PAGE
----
When Favorite Writers Fade or Stories Go On Too Long

I am beginning to think that sequels are a bad idea in any form. We all know that movie sequels tend to get worse the higher the number on them.  But have you ever noticed that book series can do the same?

I’m not really talking about fantasy series like The Lord of the Rings, Fablehaven, or Harry Potter, all of which needed multiple books to tell the complete story. These are series that the authors always intended to make into a series, I believe.

I mean those series that come because the first book was such a wonderful success that the author decides (for whatever reason) to stay with these characters for more books and more stories.

Perhaps I should backtrack a little to explain.

I am an avid reader. I know, that is a shocking surprise.

Nathan is shocked!

I devour books like chocolate. I especially love books with fabulous writing or books that take me on a journey to a place I’ve never been. I read books from every genre, but often find myself drawn to historical fiction because I love the way fact and fiction blend to remind us all that history isn’t just what we read in books. History was lived by real people.

When I find a book I love, it inevitably affects my writing to some extent. Or at least that was true until I started to find my own style and my own voice, but I still learn from the masters.

If I find an author I love, I tend to read every book I can find written by that person. I love to read series that allow me to live with my favorite characters as they travel through even more adventures and take me along with them.

Except when the stories go on too long.

Back in high school and into college one book that I absolutely adored, which led me to devouring the series that followed was Clan of the Cave Bears  by Jean M. Auel. I loved it so much that it influenced a story I wrote for a short story writing class in college. I wish I could find a copy of that story, but I am sure it is lost in the dusty collections at my parent’s house, or perhaps filed away in some drawer somewhere, or on my old 5 1/4 inch floppy disks that held my writing life at the time.

How does one get stuff off of those now, anyway?

Back on track. I haven’t read any of the Earth’s Children series for a long time, and really just hold the memory of the books in my mind. However, when I went to the library the other day and saw The Land of Painted Caves, I snatched it up like it was a million dollars left behind by some kind billionaire to be found by me.

I dove into this 757 page book, excited to continue the journey of one of the best female protagonists ever, Ayla, and one of the most romantic love stories between her and Jondalar.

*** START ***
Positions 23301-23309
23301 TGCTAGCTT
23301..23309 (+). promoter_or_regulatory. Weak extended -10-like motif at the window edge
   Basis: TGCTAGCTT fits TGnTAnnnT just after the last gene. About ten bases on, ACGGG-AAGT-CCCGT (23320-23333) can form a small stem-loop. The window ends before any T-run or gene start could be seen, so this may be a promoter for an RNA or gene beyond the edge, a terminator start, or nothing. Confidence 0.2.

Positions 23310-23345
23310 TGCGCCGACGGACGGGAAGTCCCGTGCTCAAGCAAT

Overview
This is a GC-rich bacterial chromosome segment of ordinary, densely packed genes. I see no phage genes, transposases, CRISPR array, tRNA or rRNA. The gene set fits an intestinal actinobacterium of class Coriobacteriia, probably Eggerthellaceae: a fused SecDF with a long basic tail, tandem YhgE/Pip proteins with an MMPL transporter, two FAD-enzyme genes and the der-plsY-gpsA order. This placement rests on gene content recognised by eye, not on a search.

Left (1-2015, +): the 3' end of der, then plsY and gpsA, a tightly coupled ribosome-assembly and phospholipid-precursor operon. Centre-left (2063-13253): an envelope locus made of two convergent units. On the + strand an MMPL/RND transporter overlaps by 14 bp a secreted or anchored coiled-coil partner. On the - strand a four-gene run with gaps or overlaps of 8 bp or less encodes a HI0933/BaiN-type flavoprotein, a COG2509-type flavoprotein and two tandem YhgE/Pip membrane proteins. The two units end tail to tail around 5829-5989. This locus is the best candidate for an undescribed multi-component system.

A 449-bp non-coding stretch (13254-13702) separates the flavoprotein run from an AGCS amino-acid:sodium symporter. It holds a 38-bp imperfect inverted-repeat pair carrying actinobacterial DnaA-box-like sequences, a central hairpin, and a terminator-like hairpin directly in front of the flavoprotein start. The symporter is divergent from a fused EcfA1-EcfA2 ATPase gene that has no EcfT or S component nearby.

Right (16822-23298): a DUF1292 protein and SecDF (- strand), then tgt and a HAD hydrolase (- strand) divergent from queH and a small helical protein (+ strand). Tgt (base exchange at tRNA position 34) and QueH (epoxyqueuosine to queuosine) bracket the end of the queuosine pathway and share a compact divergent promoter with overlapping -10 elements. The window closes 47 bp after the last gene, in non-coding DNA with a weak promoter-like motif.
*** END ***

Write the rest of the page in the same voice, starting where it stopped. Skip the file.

You know where this is heading, don’t you?

The story was good, and actually had a few surprises. However, I’m not sure if I have become more discerning in my tastes and expectations of good writing, or if Ms. Auel had a horrible editor, but this novel could have been written in hundreds of fewer pages.  If I broke the story down into a sort of outline it would go something like this:

  • Ayla, Jondalar, travel with their daughter Jonayla, their three horses and Wolf a long distance to meet with other Clans.
  • Upon arriving, anyone not familiar with the animals would be shocked as they watched Ayla interact and control these wild creatures.
  • After Ayla speaks, those who are not familiar with her would be startled by the unique accent that shows she is from a distant land and was raised in different traditions.
  • Hunters go hunting, a lot.
  • Ayla, who is training to be a Zelandonii (spiritual leader) will go with the First (head of the Zelandonii) into a sacred cave that contains cave paintings of all types. We go with her on the journey into these caves, with pages of minute detail describing everything she sees. I would like to amend my post called “The Magic is in the Details” to say that the magic is in selective details.
  • Somebody makes a lamp using animal fat and dried mushrooms to go into the cave.
  • And . . . repeat.

I almost feel guilty writing this because I do love her work, and Ms. Auel is a writer who has influenced me incredibly. Her influence on my writing can even be found in this blog, if you read The Storyteller or The Moon Calls.

But, as often happens in these long drawn out series, some of the magic is gone. The same thing happened to me when I read The Outlander Series by Diana Gabaldon (which I admit is a true guilty pleasure, romance novel meets history and the sexiest man I’ve ever read about).

I think, what happens, is that a writer feels like they have to finish following the lives of the characters they love. But sometimes the original story is all we need, so then the characters can live on in our imagination.

Perhaps authors find their comfort zone and then become afraid that they will not be able to follow up on their initial success with a new idea. If that’s what happens, it makes me sad, because people who can write should always take chances. Don’t you think?

I apologize for this extra long post.  But I would love to hear from you, are there any series that you think should have ended after only one or two books, but still carry on?

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